Friday, July 16, 2010

"Vivat Bacchus" from Mozart's "The Abduction from the Seraglio"

On this day in 1782, Wolfgang Amadeus Mozart's opera The Abduction from the Seraglio debuted at the Burgtheater in Vienna; with a libretto by Christoph Friedrich Bretzner and adaptations by Gottlieb Stephanie, the work was commissioned by Emperor Joseph II - possibly to celebrate the recent elimination of the military threat once posed to Austria by the Ottoman Empire.

Mozart's Islamic-themed three-act singspiel has become the stuff of pop culture lore chiefly because an early biographer of his named Franz Xaver Niemetschek recorded that the Emperor was displeased with the work, claiming that it contained 'too many notes'. Much hilarity was made of this anecdote in Peter Shaffer's 1979 play - as well as in MiloŇ° Forman's 1984 film Amadeus, which was based on it; as with much of that film, though, the story's accuracy is in doubt. Still, it gave Tom Hulce yet another opportunity to ham it up as the brat genius, even at the expense of philistinizing the Emperor, as played by Jeffrey Jones. Besides which, Mozart's apparent response - 'There are just as many notes as there should be' just isn't half as funny as Hulce's Python-esque 'Too many notes!' rant.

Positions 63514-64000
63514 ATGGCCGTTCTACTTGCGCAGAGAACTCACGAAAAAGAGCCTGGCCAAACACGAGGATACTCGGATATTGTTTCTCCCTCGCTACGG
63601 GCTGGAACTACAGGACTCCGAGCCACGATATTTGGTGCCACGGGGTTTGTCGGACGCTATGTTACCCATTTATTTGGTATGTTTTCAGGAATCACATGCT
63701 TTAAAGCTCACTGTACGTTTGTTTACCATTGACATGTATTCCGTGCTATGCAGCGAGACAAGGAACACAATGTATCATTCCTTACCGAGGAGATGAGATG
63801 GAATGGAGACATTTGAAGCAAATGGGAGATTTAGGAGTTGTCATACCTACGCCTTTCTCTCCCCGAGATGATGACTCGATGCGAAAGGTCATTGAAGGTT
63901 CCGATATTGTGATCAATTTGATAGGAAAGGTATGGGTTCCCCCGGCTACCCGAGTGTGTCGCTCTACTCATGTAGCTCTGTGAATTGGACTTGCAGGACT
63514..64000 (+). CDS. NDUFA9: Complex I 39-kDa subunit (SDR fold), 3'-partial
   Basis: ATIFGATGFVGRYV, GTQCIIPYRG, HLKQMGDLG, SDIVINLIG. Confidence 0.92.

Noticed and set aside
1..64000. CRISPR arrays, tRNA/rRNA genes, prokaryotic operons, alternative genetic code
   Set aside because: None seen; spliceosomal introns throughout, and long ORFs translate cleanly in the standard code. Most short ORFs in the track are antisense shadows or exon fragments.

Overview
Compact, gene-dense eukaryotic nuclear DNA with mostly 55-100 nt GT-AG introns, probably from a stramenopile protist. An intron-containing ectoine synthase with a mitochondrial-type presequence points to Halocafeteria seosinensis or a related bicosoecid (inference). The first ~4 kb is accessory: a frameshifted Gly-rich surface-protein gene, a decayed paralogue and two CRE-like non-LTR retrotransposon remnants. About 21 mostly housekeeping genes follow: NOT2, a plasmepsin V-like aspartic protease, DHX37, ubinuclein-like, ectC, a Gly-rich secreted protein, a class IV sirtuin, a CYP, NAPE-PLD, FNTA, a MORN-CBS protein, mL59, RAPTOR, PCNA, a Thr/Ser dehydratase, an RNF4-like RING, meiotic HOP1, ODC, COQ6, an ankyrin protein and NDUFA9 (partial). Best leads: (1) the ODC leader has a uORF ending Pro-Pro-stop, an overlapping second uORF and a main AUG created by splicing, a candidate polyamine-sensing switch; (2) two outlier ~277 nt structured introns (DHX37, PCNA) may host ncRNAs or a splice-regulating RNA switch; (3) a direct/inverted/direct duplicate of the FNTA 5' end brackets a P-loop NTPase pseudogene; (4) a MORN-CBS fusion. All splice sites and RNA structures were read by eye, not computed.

Here we see an aria from the opera, Vivat Bacchus, as performed by Kurt Rydl (as Osmin) and Heinz Zednik (as Pedrillo) at the Salzburg Festival in 1988. It's not the greatest quality video, but it's the only one I could find with subtitles, so it's the one I went with since, when it comes to opera, I need all the help I can get...
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